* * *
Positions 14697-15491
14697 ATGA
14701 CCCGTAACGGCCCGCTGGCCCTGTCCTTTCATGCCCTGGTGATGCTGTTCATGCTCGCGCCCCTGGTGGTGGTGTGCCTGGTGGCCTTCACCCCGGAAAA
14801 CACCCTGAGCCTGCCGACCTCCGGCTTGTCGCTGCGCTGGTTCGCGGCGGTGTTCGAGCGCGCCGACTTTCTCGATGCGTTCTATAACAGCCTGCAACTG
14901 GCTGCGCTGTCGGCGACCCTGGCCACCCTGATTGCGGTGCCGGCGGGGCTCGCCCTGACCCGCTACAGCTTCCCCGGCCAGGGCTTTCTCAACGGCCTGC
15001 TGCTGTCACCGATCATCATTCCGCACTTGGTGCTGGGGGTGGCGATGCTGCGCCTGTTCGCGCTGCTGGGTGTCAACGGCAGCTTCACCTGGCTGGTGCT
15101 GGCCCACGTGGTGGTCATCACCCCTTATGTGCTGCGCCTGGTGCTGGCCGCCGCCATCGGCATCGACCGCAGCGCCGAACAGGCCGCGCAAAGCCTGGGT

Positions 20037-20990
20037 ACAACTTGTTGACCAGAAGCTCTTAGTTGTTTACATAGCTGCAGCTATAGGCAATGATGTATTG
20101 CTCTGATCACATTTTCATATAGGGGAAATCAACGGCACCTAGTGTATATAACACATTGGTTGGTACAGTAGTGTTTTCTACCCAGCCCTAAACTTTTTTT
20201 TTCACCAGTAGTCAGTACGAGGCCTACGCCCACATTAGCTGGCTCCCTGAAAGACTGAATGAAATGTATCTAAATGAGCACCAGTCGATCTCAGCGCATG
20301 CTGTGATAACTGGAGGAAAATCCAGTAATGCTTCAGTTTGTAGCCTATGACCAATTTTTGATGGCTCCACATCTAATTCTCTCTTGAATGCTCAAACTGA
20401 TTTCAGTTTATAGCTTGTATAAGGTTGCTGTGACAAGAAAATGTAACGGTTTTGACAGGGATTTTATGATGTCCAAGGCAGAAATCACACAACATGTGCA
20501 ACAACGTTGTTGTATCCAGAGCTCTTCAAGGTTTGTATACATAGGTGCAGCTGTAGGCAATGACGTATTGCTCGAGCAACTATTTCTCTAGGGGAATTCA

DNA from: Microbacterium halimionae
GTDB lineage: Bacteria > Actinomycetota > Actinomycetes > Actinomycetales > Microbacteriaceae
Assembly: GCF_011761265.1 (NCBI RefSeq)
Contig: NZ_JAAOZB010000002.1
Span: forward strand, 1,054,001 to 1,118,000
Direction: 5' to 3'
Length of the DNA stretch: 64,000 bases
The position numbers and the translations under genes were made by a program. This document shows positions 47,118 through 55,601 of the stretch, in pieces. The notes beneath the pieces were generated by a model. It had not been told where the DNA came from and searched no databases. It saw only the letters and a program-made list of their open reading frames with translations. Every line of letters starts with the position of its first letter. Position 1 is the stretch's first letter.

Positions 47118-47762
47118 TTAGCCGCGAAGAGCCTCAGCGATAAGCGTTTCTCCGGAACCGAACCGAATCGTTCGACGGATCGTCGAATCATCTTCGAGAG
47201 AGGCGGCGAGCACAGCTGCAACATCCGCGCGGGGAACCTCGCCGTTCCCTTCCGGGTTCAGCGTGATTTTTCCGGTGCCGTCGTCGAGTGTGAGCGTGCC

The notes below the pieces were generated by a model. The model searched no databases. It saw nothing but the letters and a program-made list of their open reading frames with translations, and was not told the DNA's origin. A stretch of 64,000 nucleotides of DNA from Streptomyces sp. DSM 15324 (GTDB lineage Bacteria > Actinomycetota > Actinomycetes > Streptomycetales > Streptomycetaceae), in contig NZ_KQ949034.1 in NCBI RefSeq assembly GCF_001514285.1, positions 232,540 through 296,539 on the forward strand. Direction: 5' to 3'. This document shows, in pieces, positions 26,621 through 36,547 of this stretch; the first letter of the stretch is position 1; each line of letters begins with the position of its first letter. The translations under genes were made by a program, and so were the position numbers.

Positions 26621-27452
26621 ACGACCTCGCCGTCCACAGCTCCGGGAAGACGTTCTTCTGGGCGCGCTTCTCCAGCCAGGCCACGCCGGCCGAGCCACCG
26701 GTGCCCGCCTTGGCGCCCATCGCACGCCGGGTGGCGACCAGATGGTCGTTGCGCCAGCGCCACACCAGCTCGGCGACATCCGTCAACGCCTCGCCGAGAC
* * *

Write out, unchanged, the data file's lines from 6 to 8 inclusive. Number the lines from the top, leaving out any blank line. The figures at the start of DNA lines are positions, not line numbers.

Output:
15001 TGCTGTCACCGATCATCATTCCGCACTTGGTGCTGGGGGTGGCGATGCTGCGCCTGTTCGCGCTGCTGGGTGTCAACGGCAGCTTCACCTGGCTGGTGCT
15101 GGCCCACGTGGTGGTCATCACCCCTTATGTGCTGCGCCTGGTGCTGGCCGCCGCCATCGGCATCGACCGCAGCGCCGAACAGGCCGCGCAAAGCCTGGGT

Positions 20037-20990